Berry season is short and sweet, so don't forget to stock up on more to make sure you can dehydrate blackberries and save them for snacking or to make blackberry powder! Here's how:
Berries are in peak season during the spring and summer, and one berry that we love the flavor of is blackberries! So when berry season arrives, we stock up!
Four days later, we would toss out. We could never eat what our heart said we wanted quickly enough. The berries would grow beards faster than we could eat them, and out they'd go.
Then, I learned to dehydrate blackberries. We just weren't always happy with the sweet/tart flavor, because once you got through the fleshy fruit, you were left with munching the seeds which could be very bitter. We then switched to snacking on freeze-dried blackberries that are available year-round. I would buy pouches on clearance at the grocery store, or stock up on the large cans from freeze-dried food companies.
The a-ha moment came when I was asked by a freeze-dried food company to taste test a few of their foods and review them. I tried one of their berry powders and thought, "Why can't I do this with my dehydrated fruit?". So the experimentation began, and I found my favorite way to use dehydrated blackberries.
Benefits of Blackberries
According to the USDA blackberries are:
- Rich in Vitamins C & K
- Are a great source of manganese, and boosts other minerals like copper, magnesium, and zinc
- Provide up to 21% of your dietary fiber
- Are a good source of folates and niacin
So don't let these little juice bursts of flavor go to waste -- let's walk through the process to learn
HOW TO DEHYDRATE BLACKBERRIES
Before you get started: Always preheat your dehydrator when you begin to prep your produce, and dehydrate at the appropriate temperatures. Running at 160F doesn’t make things dehydrate faster, it just promotes case hardening, which you don’t want! Have you ever tested the temperature on your dehydrator?
Soak blackberries - in a 1:3 water to the vinegar solution. I let them soak for five minutes or so to be sure the vinegar gets a chance to really work.
Rinse blackberries - I think rinse the berries in cool water, thoroughly. Be sure to pick out any blackberries that may already have been compromised, or any bits you don't want in your container or dehydrator trays.
Dry blackberries - I lay out the blackberries on tea towels - rag ones because the juice can stain if the berries are breaking at all.*
TIP ►►If you are going straight to your dehydrator with your blackberries, you can lay them out on trays, set them to 145F for one hour to get rid of the surface moisture, then settle back to 125-135F and allow them to go through the full dehydrating process.
1. Lay blackberries out on dehydrator trays
2. Dry Blackberries at 125-135F
Set your dehydrator to 135F and prepare to dry for approximately 18-30 hours. It will depend on the plumpness of your blackberries (I tend to cut really big ones down in half), and the humidity levels of your home. This batch took about 28-29 hours for me at 125F. I choose to do mine on the cooler side to prevent case hardening.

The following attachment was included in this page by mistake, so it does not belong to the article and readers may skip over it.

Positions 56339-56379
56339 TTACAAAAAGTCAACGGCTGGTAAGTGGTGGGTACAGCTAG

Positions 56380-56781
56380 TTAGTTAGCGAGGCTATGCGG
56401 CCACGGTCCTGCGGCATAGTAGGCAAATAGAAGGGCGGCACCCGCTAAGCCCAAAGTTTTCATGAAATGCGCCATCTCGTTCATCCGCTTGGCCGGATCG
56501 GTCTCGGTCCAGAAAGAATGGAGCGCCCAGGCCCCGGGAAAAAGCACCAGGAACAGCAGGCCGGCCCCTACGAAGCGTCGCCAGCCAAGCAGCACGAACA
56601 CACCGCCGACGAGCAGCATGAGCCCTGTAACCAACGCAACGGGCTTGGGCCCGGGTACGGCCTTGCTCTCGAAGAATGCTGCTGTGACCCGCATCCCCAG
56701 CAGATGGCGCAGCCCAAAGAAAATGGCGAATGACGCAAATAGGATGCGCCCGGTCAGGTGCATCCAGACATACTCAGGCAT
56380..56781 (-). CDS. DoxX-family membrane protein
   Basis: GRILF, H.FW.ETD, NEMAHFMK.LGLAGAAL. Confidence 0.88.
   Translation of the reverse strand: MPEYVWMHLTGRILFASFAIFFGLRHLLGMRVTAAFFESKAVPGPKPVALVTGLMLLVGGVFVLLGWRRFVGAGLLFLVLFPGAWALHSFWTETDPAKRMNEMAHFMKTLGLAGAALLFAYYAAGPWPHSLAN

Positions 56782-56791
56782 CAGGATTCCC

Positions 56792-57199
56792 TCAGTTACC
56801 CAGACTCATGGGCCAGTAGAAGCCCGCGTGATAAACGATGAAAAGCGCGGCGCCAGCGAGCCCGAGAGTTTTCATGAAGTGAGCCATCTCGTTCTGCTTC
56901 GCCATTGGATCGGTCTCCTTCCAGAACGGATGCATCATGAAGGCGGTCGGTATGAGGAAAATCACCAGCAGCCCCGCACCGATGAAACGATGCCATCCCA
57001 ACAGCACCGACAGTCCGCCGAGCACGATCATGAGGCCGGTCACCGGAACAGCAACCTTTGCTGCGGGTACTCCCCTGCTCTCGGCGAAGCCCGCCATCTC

After 10 hours, my blackberries had begun to look more like raspberries!
Hitting the 22-hour mark, this is what they begin looking like:
3. Test for Doneness
I always make sure that the piece of fruit or herb or any product that I dehydrate is fully cooled before checking for doneness. Many items will firm up even more as they cool down, so I don't want to check and assume they aren't ready simply because they react differently when warm.
Your dehydrated blackberries will shatter and sound like crinkling paper when you rub them between your fingertips.
► Learn how Conditioning your blackberries should be your next step.
Can I Over Dehydrate Blackberries?
You can never over-dry blackberries, but you can burn them, so be sure not to set them too high as I did recently, and lose a whole batch of blackberries. I just wasn't paying attention, and the smaller blackberries just dried into little rocks that were not useful.
Once dry, and if you are stopping at this point, be sure to condition your blackberries before storing for long-term.
Alternative Way - Puree'
Alternatively, you can blend your blackberries up (fresh or frozen), strain that liquid to remove the seeds), then pour your blackberry slurry onto fruit leather trays and dry the fruit leather. It will take much less time, and still give you a great base to start from for the powdering process below.
You might also like: How to Make Homemade Green Powder
How to Store
Because the fruit is fragile, I recommend storing in airtight containers with moisture absorbers included. If you want to store long term, you could add an oxygen absorber equal to the size container you're using. Or you can vacuum seal (see my video here on how to do this). We stored them in smaller mason jars that we could rotate through.
However, we have found, over time, that we just don't like them anymore. So this is what we do with them instead:
HOW TO MAKE BLACKBERRY POWDER
Now that you've learned how to dehydrate blackberries, it's time to take the next step!